Reading is a process of the brain where you look at symbols on a page, and your mind sees the patterns of characters and understands the meaning in them.
Strategies that can help students read more quickly and effectively include
- Previewing: reviewing titles, section headings, and photo captions to get a sense of the structure and content of a reading selection.
- Predicting: using knowledge of the subject matter to make predictions about the content and vocabulary and check comprehension; using knowledge of the text type and purpose to make predictions about discourse structure; using the knowledge about the author to make predictions on writing style, vocabulary, and content.
- Skimming and scanning: using a quick survey of the text to get the main idea, identify text structure, confirm or question predictions.
- Guessing from context: using prior knowledge of the subject and ideas in the text as clues to the meanings of unknown words, instead of stopping to look them up.
- Paraphrasing: stopping at the end of a section to check comprehension by restating the information and ideas in the text.
Instructors can help students learn when and how to use reading strategies in several ways.
- By modeling the strategies aloud, talking through the processes of previewing, predicting, skimming and scanning, and paraphrasing. This shows students how the strategies work and how much they can know about a text before they begin to read word by word.
- By allowing time in class for group and individual previewing and predicting activities as preparation for in-class or out-of-class reading. Allocating class time to these activities indicates their importance and value.
- By using cloze (fill in the blank) exercises to review vocabulary items. This helps students learn to guess meaning from context.
- By encouraging students to talk about what strategies they think will help them approach a reading assignment, and then talking after reading about what strategies they actually used. This helps students develop flexibility in their choice of strategies.
When language learners use reading strategies, they find that they can control the reading experience, and they gain confidence in their ability to read the language. Here I include some important reading techniques to develop the reading skill.
Reading to Learn
Reading is an essential part of language instruction at every level because it supports learning in multiple ways.
- Reading to learn the language: Reading material is language input. By giving students a variety of materials to read, instructors provide multiple opportunities for students to absorb vocabulary, grammar, sentence structure, and discourse structure as they occur in authentic contexts. Students thus gain a more complete picture of the ways in which the elements of the language work together to convey meaning.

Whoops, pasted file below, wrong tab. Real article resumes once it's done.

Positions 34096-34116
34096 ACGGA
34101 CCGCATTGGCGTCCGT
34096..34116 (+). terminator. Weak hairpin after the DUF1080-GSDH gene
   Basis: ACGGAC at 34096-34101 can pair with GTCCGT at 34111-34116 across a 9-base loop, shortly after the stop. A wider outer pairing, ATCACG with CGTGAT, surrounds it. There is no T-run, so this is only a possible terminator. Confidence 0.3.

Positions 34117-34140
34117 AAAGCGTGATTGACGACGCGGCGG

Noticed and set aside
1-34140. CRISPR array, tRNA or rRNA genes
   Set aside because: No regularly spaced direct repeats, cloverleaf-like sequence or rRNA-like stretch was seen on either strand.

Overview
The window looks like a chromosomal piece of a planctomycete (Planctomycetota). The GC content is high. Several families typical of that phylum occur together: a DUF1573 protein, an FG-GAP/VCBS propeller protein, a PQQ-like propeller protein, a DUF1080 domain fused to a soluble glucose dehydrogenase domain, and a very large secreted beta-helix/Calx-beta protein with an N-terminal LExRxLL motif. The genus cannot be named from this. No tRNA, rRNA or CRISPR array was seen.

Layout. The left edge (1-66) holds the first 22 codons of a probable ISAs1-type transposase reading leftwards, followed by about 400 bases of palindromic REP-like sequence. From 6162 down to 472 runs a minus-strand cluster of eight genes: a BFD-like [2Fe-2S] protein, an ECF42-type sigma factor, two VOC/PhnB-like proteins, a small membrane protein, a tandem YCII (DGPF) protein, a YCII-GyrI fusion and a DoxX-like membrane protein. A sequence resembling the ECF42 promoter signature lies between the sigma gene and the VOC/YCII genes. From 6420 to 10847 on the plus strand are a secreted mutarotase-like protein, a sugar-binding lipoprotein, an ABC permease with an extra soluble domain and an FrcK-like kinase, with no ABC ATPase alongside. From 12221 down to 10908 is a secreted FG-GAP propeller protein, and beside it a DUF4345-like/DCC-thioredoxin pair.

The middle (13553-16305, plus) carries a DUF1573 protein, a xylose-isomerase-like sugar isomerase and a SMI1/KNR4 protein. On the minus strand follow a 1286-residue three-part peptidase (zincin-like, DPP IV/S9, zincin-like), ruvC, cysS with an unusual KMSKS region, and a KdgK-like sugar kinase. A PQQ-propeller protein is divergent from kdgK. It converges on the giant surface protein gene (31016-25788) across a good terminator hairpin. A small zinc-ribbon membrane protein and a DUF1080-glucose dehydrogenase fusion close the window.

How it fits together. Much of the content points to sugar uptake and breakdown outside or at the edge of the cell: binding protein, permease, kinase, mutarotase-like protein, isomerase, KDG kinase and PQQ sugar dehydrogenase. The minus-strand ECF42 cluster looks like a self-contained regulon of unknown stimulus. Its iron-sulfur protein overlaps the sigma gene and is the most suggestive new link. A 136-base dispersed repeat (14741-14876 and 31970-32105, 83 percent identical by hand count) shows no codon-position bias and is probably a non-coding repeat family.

- Reading for content information: Students' purpose for reading in their native language is often to obtain information about a subject they are studying, and this purpose can be useful in the language learning classroom as well. Reading for content information in the language classroom gives students both authentic reading material and an authentic purpose for reading.
- Reading for cultural knowledge and awareness: Reading everyday materials that are designed for native speakers can give students insight into the lifestyles and worldviews of the people whose language they are studying. When students have access to newspapers, magazines, and Web sites, they are exposed to culture in all its variety, and monolithic cultural stereotypes begin to break down.
When reading to learn, students need to follow four basic steps:
- Figure out the purpose for reading. Activate background knowledge of the topic in order to predict or anticipate content and identify appropriate reading strategies.
- Attend to the parts of the text that are relevant to the identified purpose and ignore the rest. This selectivity enables students to focus on specific items in the input and reduces the amount of information they have to hold in short-term memory.
- Select strategies that are appropriate to the reading task and use them flexibly and interactively. Students' comprehension improves and their confidence increases when they use top-down and bottom-up skills simultaneously to construct meaning.
- Check comprehension while reading and when the reading task is completed. Monitoring comprehension helps students detect inconsistencies and comprehension failures, helping them learn to use alternate strategies.